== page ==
Logo of Phnom Penh Post newspaper Phnom Penh Post - Projects close down as USAID cuts bite

Projects close down as USAID cuts bite

Projects close down as USAID cuts bite

A FTER three months in limbo, United States-funded aid programs which were suspended

following the July 5-6 fighting are now shutting down their operations.

At least seven non-government organizations received letters last month explaining

that their funding from the US Agency for International Development (USAID) is being


It was the first clarification of their status since the July coup prompted USAID

to put on hold about $25 million, or two-thirds, of its $38 million aid package to


"Recent political events in Cambodia and the US government's policy decisions

in the wake of those events have led USAID to a decision to discontinue funding,"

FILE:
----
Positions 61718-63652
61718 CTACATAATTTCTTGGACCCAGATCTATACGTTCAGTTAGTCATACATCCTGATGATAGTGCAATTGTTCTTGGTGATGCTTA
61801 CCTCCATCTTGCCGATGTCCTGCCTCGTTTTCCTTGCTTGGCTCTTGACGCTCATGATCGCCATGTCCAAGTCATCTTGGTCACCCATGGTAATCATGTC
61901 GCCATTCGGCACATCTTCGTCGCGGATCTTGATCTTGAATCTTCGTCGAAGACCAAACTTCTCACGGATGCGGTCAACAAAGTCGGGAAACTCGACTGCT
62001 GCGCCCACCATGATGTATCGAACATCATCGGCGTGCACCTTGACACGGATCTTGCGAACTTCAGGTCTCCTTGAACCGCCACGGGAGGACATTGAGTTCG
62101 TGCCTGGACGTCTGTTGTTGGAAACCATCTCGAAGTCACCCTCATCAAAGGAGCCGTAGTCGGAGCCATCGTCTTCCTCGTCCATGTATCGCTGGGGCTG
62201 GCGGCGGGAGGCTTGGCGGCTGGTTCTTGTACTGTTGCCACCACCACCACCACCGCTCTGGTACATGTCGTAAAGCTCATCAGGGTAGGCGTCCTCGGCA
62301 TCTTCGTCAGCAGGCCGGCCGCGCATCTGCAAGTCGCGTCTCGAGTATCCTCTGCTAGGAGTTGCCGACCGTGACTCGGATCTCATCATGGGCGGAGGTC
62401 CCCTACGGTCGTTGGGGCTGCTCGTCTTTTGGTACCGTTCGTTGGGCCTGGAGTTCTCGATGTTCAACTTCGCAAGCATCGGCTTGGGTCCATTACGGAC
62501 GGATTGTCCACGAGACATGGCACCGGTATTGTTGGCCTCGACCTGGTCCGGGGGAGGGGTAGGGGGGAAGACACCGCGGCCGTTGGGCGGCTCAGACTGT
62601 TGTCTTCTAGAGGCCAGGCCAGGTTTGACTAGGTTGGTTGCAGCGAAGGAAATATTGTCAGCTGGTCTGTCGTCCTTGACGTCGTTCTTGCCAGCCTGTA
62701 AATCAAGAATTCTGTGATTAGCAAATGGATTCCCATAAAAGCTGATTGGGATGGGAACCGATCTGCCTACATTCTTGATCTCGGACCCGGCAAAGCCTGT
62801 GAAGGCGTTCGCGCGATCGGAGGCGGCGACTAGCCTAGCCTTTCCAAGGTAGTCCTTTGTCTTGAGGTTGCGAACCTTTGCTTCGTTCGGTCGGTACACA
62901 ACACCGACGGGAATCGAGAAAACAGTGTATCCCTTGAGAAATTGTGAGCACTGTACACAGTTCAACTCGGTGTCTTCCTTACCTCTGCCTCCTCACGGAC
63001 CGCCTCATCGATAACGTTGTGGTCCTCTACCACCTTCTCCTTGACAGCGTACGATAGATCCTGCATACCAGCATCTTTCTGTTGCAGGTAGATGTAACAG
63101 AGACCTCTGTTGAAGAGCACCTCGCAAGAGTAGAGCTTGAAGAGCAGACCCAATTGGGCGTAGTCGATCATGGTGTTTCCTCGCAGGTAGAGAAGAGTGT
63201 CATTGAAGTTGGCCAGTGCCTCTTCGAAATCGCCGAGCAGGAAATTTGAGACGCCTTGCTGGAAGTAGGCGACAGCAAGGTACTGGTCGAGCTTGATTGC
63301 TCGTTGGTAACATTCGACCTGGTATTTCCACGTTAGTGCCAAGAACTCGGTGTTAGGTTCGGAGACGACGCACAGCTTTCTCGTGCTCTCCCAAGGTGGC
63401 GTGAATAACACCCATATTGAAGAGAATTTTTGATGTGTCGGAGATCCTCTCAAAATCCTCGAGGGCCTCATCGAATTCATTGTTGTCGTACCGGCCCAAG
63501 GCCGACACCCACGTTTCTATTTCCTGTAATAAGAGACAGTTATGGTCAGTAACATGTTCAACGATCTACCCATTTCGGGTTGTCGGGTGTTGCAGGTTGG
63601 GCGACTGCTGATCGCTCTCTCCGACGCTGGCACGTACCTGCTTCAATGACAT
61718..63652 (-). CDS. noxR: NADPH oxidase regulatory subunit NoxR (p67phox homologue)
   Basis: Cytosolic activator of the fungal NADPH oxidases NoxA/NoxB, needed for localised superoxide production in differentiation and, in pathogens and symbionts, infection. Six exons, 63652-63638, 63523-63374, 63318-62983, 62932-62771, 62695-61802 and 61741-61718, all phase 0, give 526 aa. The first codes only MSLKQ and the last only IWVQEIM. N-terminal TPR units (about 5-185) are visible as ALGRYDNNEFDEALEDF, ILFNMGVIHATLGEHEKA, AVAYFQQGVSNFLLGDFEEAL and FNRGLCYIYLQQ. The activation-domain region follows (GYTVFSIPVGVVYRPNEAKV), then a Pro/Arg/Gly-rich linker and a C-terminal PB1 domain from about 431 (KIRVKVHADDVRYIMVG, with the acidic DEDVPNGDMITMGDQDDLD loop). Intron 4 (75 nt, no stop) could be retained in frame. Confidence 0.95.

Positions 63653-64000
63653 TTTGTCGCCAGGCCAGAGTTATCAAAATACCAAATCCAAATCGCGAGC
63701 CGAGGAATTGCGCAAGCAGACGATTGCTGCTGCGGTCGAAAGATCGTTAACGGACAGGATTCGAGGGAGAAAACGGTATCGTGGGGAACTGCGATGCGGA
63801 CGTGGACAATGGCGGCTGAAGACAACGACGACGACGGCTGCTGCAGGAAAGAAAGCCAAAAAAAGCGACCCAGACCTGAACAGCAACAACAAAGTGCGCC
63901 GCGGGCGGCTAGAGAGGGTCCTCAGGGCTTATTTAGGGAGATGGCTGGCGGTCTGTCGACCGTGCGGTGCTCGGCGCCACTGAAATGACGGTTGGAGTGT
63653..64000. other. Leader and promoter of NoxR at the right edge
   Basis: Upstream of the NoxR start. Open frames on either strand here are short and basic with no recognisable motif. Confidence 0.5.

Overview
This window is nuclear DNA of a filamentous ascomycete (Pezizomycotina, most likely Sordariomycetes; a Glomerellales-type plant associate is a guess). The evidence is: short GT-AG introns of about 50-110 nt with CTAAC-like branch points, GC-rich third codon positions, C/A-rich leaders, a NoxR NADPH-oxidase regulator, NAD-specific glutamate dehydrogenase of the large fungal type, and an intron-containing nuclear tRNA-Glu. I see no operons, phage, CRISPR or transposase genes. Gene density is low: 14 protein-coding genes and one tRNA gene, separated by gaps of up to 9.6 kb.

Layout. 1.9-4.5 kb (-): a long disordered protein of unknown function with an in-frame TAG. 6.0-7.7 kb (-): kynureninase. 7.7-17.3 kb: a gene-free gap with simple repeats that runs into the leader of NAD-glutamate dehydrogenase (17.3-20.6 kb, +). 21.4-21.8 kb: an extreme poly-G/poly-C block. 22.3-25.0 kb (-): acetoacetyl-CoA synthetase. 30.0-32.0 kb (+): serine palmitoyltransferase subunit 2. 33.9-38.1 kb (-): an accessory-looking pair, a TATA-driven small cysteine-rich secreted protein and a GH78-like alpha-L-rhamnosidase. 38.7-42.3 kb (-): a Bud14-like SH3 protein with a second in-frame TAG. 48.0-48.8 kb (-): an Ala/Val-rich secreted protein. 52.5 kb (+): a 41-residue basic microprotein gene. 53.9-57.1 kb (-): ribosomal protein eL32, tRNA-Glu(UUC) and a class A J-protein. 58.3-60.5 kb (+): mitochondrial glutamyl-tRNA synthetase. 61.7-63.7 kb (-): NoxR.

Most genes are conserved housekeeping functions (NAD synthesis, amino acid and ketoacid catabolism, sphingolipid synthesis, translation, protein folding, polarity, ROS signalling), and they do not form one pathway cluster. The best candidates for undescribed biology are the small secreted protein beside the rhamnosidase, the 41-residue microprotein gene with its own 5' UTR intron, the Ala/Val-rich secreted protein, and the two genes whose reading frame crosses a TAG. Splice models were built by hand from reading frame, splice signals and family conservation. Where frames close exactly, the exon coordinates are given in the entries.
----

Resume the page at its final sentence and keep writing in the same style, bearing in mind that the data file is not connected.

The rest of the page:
said an Oct 7 termination notice served on one agency.

"Stop all USAID-funded activities, except for actions required to effect an

orderly close out of [your program]," said the letter.

USAID officials have said that humanitarian aid to Cambodia will continue. Funding

in other areas was suspended indefinitely, but until now staff had been kept on the


"Implementing grantee operators are now being shut down until such time as the

suspension is lifted," said a US embassy official.

The decision puts the aid projects into "long term suspension", meaning

that agency personnel are terminated and offices either closed completely or operated

by a skeleton staff.

Larger organizations which receive funding from multiple sources will not close their

offices but will need to seek funding from alternative donors.

The USAID clarification follows a German government decision to suspend 31 million

deutsche marks (close to $18 million) in financial aid.

The German and US cuts together will hit the education and health sectors the hardest,

areas which are already undergoing budgetary cuts.